Following the failure of the Puyallup School District’s $279.6 million bond measure, the district’s board of directors took a hard look at what the future may hold.
An assessment of what the district faces, painted by facilities director Rudy Fyles during a Feb. 25 meeting, was a not a rosy picture.
“The sky is not falling,” Fyles said.
But Fyles added the negative effects won’t be felt until farther down the road.
Immediate effects will include continued capacity challenges at schools district-wide and a failure to meet cutting-edge technology standards.
Only 250 classrooms are equipped with the district’s 2004 technology standard. Fyles said the failure of the bond will leave 1,000 classrooms without the benefit of a technology suite, and those built to the standard will age without replacement equipment in sight.
As for capacity, Fyles said the district holds the distinction of having more portables than any other school district in the state.
“We don’t have room for more,” Fyles said.
Because of strain on fields and schools, Fyles recommended the district should curtail public use of fields and facilities over time. Instead, the district should be more school-focused in its use of fields and facilities, he said.
In the next 12 years, Fyles said the district will need $40 million for renewal projects.
“This will have a negative maintenance impact,” he said.
And with the failure of the bond, Fyles said the district will miss an opportunity to take advantage of low interest rates and construction costs. He said the number of contractors available are anticipated to go down, and supply and demand will raise future construction costs.
School Board President Chris Ihrig said the bond failure was disappointing.
“It represents a statement on our community and our kids,” he said.
Ihrig said the bond addressed three things: overcrowding and capacity challenges, the technology inequity across the district and safety concerns at older buildings.
“I don’t know how the board will vote to put the bond back on the ballot, but it’s a very urgent situation,” he said. “It’s time to rally around our kids and step up to the plate.”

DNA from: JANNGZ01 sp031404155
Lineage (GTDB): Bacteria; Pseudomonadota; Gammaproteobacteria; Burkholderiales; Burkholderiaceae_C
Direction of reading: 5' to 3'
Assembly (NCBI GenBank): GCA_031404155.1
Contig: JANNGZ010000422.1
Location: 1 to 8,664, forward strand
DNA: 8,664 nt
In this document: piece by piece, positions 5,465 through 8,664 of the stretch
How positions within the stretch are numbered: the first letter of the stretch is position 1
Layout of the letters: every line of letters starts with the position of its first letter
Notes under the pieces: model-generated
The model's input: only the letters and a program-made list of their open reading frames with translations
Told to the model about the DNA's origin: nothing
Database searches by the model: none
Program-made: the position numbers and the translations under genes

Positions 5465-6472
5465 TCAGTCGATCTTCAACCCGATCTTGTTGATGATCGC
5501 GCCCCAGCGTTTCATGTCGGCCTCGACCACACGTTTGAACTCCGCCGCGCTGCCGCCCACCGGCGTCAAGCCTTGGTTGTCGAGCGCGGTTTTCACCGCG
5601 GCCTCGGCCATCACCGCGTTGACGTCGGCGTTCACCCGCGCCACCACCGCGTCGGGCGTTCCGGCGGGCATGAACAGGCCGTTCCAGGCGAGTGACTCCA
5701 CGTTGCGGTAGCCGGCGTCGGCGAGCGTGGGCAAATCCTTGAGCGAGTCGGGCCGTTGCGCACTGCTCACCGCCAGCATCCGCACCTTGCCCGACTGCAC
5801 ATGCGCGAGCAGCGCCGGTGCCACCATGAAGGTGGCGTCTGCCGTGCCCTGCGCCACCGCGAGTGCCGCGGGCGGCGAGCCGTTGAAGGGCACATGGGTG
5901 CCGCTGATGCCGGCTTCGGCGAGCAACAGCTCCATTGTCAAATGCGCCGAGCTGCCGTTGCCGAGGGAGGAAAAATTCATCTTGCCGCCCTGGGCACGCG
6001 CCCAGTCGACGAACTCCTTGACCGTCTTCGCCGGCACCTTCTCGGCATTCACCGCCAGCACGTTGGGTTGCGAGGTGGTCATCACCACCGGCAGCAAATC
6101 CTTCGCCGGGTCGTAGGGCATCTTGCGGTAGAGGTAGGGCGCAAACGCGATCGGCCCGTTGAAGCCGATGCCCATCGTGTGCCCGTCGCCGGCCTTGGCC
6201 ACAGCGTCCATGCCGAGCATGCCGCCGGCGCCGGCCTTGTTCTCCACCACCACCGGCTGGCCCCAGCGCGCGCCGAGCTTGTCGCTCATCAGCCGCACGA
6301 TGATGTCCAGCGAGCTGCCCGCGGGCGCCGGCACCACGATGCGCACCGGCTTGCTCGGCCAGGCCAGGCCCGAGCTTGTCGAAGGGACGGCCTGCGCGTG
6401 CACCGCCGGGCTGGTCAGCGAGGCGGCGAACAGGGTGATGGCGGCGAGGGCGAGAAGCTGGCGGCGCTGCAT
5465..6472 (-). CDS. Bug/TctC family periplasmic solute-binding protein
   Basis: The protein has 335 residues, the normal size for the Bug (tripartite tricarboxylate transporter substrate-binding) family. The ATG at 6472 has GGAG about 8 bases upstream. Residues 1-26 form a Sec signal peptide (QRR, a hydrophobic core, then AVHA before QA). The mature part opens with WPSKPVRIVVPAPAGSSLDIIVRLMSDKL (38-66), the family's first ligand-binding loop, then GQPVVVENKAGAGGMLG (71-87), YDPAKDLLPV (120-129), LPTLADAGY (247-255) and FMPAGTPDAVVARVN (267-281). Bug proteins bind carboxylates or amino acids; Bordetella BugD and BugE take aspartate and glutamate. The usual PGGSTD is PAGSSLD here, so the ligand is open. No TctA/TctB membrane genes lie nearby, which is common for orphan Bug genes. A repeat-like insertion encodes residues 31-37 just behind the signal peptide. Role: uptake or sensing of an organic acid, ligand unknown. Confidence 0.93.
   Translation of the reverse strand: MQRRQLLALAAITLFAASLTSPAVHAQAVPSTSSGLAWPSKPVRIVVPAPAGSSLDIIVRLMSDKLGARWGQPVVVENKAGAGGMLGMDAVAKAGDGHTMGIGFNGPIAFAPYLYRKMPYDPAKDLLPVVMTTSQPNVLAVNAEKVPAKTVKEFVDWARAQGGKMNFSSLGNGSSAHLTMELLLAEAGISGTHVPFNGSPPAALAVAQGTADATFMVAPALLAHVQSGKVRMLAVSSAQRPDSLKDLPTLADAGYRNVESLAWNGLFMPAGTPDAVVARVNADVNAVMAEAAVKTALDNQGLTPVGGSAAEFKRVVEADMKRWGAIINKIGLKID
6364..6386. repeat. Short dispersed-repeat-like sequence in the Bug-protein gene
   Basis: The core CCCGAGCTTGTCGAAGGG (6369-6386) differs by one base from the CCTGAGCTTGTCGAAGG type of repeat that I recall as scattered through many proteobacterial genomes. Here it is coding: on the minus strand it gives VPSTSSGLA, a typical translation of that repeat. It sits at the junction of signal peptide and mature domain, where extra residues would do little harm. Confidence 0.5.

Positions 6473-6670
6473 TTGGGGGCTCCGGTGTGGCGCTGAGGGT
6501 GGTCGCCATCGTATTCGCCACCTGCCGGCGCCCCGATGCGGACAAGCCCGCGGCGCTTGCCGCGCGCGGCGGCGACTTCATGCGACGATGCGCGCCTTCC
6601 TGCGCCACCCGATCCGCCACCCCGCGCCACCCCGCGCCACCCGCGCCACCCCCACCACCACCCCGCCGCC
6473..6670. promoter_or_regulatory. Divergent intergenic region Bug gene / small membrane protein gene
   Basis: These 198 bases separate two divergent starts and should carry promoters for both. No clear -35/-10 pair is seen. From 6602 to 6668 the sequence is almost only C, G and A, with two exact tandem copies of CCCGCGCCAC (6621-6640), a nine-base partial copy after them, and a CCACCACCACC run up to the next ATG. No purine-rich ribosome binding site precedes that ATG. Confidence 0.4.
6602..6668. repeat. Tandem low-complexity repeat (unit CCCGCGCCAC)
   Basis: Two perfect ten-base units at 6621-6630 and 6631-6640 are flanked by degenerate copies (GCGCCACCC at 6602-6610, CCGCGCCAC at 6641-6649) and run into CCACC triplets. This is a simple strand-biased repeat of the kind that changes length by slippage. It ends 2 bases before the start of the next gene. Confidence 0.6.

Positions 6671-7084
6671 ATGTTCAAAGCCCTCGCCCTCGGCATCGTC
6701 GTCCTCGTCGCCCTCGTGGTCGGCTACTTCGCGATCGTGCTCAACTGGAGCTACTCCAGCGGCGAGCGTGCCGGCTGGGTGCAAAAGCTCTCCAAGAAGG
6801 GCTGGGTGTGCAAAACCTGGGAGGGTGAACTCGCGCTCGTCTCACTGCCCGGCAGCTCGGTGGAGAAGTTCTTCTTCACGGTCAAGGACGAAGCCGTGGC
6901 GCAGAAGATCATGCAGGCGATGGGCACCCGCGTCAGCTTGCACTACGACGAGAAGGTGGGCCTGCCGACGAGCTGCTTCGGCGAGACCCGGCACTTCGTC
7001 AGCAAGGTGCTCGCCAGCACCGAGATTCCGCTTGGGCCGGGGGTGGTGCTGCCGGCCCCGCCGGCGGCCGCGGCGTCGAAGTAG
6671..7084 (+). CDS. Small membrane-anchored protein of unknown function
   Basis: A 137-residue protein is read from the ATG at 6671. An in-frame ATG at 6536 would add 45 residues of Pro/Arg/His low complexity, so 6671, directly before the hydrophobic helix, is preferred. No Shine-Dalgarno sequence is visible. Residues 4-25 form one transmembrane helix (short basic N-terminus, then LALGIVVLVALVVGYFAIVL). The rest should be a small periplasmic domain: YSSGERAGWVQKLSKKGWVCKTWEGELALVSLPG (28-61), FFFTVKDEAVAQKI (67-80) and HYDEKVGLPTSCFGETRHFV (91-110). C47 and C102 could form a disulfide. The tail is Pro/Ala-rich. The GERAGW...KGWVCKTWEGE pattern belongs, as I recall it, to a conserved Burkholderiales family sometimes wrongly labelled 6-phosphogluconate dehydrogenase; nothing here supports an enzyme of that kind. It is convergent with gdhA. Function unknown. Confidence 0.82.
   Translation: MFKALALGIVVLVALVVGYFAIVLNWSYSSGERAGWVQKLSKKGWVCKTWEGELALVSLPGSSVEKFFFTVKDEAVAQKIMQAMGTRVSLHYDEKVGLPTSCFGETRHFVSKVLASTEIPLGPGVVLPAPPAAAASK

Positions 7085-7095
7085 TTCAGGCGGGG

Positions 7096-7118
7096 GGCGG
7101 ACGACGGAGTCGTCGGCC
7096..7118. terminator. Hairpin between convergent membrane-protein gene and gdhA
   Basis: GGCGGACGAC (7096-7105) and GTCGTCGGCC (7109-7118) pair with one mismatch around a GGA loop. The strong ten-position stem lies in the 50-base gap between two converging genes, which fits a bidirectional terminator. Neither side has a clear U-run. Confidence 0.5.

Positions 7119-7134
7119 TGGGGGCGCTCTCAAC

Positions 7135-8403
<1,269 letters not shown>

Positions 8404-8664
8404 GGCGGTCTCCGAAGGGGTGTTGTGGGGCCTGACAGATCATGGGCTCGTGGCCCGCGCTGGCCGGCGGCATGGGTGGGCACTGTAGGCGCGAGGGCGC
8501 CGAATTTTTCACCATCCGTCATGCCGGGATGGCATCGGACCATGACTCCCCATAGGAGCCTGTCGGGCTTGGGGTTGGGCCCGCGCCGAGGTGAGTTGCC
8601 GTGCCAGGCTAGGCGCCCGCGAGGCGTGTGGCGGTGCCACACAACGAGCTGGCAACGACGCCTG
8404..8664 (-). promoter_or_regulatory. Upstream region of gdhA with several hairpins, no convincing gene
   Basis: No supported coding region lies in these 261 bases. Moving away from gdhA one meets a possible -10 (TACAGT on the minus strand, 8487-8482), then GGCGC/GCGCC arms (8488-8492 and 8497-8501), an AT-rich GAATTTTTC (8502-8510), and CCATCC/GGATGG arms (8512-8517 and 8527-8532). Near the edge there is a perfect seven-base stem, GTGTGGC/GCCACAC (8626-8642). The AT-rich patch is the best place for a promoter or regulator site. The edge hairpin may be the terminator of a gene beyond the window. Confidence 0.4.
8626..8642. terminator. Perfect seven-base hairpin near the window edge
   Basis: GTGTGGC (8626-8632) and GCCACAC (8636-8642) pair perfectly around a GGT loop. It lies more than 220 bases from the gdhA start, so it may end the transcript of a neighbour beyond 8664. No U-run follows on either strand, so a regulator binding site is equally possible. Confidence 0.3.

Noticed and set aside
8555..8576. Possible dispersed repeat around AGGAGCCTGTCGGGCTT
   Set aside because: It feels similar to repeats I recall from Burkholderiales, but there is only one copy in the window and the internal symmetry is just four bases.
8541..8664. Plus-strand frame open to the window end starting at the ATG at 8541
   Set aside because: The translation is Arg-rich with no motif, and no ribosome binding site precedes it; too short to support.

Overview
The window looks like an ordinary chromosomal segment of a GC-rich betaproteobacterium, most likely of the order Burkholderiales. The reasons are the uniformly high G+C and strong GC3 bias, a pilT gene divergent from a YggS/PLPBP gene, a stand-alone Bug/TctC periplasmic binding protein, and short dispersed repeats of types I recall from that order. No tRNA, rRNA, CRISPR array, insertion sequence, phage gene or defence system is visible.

Board member Greg Heath said two-thirds of eligible voters didn’t go to the polls. And that, he said, is concerning.
Heath urged the board to consider putting the bond back on the ballot as soon as possible, rather than wait until February 2014, when a levy measure will be up for renewal.
The levy, which provides funding for basic school operations, including salaries for certified and classified employees, is critical, Heath said. He was concerned that a bond package and levy before voters on the same ballot may be confusing.
Board members Pat Donovan, Pat Jenkins and Dane Looker all said the board should take its time to assess the bond package and make sure it’s a good fit before they put it back before voters.
“I just don’t see all the pain and urgency now,” Donovan said. “It’s an additional expense to put the issue back on the ballot.”
Looker, at 36, the youngest member of the board, said the sense of urgency is lost. When he graduated from Puyallup High School in 1995, he said technology upgrades were not a concern.
“Most of our voters don’t understand the impact and changes in education,” he said. “I’m not sure if we take the bond back in a few months that we will change voters’ minds.”
At a special meeting last Friday morning the board took no action to place the bond back on the April ballot.
The deadline to place a measure on the April ballot is March 8.Reporter Andrew Fickes can be reached at 253-552-7001 or by email at firstname.lastname@example.org. Follow him on Twitter, @herald_andrew.